Colgate-Palmolive Talc Case

Woman Reaches Settlement in Colgate-Palmolive Talc Case

A Pennsylvania woman who claims she developed mesothelioma cancer due to exposure to asbestos in a popular talc product manufactured by Colgate-Palmolive has reached a settlement with the company, avoiding a trial, news outlets report.

Settlement in Colgate-Palmolive Talc CaseColgate-Palmolive moved to resolve the complaint in the case filed by Carol Schoeniger rather than go to trial in a New Jersey state court, explained a press release.

Details of the settlement were not available to the general public.

The company, best known for its toothpaste, is facing 170 claims similar to that of Schoeniger, though many plaintiffs in those suits claim they developed ovarian cancer – not mesothelioma – due to exposure to asbestos-laced talcum powders. Colgate reports that 43 claims have been solved so far this year, which means they were either dismissed or a settlement was paid to the plaintiff.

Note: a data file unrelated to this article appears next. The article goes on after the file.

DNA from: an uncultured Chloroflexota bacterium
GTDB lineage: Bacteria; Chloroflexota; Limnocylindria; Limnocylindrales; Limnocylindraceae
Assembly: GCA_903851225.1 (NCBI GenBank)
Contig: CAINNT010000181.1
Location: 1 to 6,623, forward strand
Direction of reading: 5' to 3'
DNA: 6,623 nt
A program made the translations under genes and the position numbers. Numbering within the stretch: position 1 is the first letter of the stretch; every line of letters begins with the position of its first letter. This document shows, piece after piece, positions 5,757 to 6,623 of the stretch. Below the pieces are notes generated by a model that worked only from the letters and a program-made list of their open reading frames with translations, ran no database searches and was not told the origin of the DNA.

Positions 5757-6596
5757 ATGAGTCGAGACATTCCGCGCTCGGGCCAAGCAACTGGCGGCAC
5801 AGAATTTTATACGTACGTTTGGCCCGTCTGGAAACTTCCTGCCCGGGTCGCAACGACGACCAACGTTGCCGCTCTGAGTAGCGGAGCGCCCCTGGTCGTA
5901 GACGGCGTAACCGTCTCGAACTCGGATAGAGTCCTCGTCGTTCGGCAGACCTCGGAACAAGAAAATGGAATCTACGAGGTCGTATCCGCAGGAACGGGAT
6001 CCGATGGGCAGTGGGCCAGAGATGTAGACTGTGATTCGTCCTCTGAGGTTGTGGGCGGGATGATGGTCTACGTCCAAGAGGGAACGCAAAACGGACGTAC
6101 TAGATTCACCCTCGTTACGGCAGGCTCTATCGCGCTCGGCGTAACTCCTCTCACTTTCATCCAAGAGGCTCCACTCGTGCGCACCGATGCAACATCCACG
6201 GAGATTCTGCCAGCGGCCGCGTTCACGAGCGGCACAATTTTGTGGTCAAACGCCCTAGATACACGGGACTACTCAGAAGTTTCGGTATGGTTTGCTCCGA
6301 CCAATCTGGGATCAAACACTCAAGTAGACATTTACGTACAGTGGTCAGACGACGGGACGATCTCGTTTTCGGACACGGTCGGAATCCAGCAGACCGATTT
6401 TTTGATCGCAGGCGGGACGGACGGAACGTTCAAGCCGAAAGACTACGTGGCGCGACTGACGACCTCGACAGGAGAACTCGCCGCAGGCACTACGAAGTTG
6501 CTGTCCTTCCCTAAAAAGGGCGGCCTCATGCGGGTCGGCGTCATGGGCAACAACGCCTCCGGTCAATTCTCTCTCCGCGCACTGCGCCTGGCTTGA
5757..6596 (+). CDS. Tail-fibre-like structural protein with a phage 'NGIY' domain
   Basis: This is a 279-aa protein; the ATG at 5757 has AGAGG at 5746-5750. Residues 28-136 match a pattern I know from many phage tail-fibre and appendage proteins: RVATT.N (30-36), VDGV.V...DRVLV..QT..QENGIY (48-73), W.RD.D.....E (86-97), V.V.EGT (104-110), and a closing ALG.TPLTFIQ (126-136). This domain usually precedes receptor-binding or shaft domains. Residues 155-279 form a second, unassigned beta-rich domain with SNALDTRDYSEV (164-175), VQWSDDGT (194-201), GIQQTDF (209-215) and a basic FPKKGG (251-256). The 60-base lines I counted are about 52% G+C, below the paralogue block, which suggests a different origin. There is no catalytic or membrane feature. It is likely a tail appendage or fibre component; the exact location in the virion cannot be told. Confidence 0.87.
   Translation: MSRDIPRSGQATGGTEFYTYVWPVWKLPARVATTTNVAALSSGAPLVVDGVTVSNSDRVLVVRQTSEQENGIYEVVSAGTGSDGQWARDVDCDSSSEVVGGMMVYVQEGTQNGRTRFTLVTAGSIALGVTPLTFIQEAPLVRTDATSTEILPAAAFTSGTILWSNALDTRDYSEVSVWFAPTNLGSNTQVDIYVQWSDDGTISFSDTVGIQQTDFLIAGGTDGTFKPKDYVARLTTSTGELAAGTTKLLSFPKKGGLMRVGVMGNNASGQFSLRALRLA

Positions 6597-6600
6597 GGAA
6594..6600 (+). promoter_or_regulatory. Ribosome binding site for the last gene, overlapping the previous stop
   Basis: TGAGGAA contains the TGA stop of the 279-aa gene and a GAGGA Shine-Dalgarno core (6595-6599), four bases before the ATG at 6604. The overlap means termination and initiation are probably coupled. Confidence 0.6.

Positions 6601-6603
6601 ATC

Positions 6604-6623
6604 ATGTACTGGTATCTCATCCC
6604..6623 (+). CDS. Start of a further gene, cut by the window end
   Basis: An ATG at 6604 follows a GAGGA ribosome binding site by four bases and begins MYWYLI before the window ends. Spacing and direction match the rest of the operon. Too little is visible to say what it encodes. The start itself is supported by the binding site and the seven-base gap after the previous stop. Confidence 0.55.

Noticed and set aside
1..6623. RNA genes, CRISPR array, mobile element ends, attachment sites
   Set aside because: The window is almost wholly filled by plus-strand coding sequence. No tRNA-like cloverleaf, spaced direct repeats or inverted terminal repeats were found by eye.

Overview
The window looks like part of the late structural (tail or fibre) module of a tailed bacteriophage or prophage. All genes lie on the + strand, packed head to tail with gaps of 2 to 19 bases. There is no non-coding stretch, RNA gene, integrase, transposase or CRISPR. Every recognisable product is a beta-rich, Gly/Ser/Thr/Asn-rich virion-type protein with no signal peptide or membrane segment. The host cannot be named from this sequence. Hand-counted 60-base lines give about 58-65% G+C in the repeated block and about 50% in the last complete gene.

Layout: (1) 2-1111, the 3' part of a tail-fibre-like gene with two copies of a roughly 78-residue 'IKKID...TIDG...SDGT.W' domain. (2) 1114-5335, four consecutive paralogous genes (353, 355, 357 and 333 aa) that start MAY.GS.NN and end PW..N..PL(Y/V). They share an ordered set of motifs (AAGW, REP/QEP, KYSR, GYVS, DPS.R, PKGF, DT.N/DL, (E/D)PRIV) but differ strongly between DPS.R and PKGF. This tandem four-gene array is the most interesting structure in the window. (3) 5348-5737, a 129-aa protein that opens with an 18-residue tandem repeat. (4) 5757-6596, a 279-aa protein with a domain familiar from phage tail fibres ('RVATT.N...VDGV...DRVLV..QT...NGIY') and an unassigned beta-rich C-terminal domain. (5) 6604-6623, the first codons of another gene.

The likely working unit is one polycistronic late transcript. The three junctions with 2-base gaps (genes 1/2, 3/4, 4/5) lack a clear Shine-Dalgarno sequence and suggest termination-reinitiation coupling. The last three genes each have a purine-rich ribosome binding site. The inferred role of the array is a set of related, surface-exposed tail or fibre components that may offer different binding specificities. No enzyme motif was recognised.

Fellow consumer products maker, Johnson & Johnson, has been burdened with about 5,500 similar complaints, most claiming that their iconic Johnson’s Baby Powder caused ovarian cancer for scores of women who consistently used the product in their genital area.

Most of the talc for the powders came from Imerys Mines, which insists that their talc is safe and free from asbestos, a mineral that is often found in the same areas where talc is located.

Both asbestos and talc are naturally-occurring minerals, with deposits located in several states. The north central states in particular, such as Wisconsin and Minnesota, offer extensive talc mining areas. Many talc miners have also developed mesothelioma.

“Imerys’ firm position is that talc is safe, and that position is backed by the consensus of government agencies and professional scientific organizations that have reviewed the safety of talc,” Gwen Myers, a spokeswoman for Imerys Talc North America, said Friday in an emailed statement to the press.

Schoeniger’s suit alleged she used Cashmere Bouquet – one of the company’s oldest products – for more than 20 years before she was diagnosed with aggressive mesothelioma cancer.

In the lawsuit, it is alleged that the company failed to warn her of the “risks, dangers and harm” to which she would be exposed through “inhalation or ingestion of the asbestos dust” in the body powders.